Abstract: In this contribution instances of a problem introduced by the differential cryptanalysis of Feistel cryptosystems are formulated as optimization tasks. The performance of EvolutionaryComputation methods on these tasks is studied for a representative Feistel cryptosystem, the Data Encryption Standard. The results indicate that the proposed methodology is efficient in handling this type of problems and furthermore, that its effectiveness depends mainly on the construction of the objective function. This approach is applicable to all Feistel cryptosystems that are amenable to differential cryptanalysis.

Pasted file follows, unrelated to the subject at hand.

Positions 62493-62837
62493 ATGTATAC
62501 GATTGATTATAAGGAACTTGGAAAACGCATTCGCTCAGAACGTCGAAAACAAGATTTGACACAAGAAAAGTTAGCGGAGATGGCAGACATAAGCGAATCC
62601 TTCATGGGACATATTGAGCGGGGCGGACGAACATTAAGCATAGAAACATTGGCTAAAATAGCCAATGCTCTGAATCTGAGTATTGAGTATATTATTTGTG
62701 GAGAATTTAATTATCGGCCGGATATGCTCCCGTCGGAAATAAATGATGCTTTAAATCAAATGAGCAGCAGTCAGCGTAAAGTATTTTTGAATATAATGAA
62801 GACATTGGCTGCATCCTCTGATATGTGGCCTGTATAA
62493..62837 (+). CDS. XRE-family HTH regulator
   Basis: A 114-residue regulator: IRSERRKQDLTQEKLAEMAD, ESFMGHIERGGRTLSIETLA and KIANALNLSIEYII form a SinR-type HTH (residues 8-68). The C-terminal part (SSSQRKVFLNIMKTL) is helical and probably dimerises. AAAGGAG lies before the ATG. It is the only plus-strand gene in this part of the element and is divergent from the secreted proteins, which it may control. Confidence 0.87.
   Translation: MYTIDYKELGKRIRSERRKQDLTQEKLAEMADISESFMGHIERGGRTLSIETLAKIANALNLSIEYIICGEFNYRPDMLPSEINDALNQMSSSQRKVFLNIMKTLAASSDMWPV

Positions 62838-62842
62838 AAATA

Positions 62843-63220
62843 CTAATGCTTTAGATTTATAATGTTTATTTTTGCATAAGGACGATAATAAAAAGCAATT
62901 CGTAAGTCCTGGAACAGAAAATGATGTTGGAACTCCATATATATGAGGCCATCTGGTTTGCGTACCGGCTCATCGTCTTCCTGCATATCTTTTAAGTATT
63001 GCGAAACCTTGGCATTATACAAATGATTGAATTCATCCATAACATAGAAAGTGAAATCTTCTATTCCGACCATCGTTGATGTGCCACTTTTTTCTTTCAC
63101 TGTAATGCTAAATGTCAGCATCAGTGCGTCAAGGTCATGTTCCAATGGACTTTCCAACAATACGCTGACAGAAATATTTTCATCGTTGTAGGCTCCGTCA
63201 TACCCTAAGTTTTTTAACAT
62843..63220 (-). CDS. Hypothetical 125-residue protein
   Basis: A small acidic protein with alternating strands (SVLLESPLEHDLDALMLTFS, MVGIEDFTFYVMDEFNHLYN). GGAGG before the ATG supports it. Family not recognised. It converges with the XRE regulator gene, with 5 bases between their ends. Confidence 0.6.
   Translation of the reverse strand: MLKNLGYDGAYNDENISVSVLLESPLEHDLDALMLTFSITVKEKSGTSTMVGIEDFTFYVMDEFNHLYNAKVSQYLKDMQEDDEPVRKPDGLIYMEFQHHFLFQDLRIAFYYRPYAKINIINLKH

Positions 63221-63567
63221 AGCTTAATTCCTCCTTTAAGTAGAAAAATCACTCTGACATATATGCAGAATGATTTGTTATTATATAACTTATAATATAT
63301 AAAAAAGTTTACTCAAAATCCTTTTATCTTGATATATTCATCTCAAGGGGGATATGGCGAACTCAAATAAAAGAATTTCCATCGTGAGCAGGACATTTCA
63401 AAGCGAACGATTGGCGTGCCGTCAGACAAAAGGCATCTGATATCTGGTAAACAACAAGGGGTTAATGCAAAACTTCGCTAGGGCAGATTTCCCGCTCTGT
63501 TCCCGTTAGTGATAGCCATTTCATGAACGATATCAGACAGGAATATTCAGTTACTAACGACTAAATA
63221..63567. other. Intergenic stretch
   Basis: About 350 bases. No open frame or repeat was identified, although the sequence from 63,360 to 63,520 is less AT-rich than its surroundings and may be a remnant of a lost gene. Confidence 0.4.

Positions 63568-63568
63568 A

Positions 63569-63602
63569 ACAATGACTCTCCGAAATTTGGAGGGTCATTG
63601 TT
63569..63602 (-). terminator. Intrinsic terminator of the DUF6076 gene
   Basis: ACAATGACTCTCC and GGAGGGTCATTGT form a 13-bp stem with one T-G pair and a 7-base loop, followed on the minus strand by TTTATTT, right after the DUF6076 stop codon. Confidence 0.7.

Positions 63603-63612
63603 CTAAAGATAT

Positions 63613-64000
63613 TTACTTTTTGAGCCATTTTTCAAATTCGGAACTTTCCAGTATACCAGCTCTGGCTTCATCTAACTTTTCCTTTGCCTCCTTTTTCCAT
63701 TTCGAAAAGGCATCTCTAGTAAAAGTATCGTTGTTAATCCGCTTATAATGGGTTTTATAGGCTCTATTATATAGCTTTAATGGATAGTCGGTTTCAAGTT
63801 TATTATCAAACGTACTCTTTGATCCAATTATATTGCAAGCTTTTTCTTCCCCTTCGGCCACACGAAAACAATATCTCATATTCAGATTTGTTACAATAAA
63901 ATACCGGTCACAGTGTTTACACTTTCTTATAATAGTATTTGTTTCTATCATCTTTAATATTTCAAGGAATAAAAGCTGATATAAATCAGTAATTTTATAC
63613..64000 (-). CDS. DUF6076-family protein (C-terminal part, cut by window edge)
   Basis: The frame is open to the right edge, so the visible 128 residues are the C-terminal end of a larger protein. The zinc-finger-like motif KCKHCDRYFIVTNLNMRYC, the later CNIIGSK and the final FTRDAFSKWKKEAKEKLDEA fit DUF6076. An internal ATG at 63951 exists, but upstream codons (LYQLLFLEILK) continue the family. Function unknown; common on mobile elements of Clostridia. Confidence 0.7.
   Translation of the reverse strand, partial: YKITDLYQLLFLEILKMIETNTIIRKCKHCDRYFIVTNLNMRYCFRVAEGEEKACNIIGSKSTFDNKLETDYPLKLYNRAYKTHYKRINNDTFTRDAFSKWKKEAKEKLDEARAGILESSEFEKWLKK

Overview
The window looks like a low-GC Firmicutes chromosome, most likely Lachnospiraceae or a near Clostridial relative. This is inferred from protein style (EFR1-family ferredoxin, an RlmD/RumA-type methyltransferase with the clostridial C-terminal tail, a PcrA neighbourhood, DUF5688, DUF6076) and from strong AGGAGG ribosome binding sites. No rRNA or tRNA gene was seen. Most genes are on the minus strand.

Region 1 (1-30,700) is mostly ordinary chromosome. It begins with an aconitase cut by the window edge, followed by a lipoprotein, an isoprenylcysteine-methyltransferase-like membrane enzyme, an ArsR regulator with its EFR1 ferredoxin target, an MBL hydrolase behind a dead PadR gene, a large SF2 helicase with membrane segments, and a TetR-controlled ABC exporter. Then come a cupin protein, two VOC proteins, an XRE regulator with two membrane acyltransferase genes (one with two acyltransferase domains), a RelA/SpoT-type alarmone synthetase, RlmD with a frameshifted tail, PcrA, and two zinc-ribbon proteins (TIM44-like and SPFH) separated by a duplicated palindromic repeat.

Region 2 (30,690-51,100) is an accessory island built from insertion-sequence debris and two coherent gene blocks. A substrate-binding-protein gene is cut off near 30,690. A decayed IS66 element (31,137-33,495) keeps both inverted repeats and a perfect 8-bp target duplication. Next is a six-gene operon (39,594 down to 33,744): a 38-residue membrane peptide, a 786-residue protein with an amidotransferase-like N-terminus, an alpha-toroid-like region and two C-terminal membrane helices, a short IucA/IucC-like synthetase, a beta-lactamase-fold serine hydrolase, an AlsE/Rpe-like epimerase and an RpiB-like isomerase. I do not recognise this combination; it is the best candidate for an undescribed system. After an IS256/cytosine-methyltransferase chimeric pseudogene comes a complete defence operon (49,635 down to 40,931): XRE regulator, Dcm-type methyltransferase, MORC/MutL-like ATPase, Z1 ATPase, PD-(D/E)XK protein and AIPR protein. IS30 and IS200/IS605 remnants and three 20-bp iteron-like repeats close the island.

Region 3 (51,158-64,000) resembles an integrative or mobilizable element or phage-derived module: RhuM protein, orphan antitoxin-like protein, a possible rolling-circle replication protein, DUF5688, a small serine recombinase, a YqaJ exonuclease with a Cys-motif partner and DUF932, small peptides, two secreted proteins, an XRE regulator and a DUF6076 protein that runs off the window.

Abstract: Evolutionary Game Theory is the study of strategic interactions among large populations of agents who base their decisions on simple, myopic rules. A major goal of the theory is to determine broad classes of decision procedures which both provide plausible descriptions of selfish behaviour and include appealing forms of aggregate behaviour. For example, properties such as the correlation between strategies' growth rates and payoffs, the connection between stationary states and Nash equilibria and global guarantees of convergence to equilibrium, are widely studied in the literature. In this paper we discuss some computational aspects of the theory, which we prefer to view more as Game Theoretic Aspects of Evolution than Evolutionary Game Theory, since the term "evolution" actually refers to strategic adaptation of individuals ' behaviour through a dynamic process and not the traditional evolution of populations. We consider this dynamic process as a self-organization procedure, which under certain conditions leads to some kind of stability and assures robustness against invasion.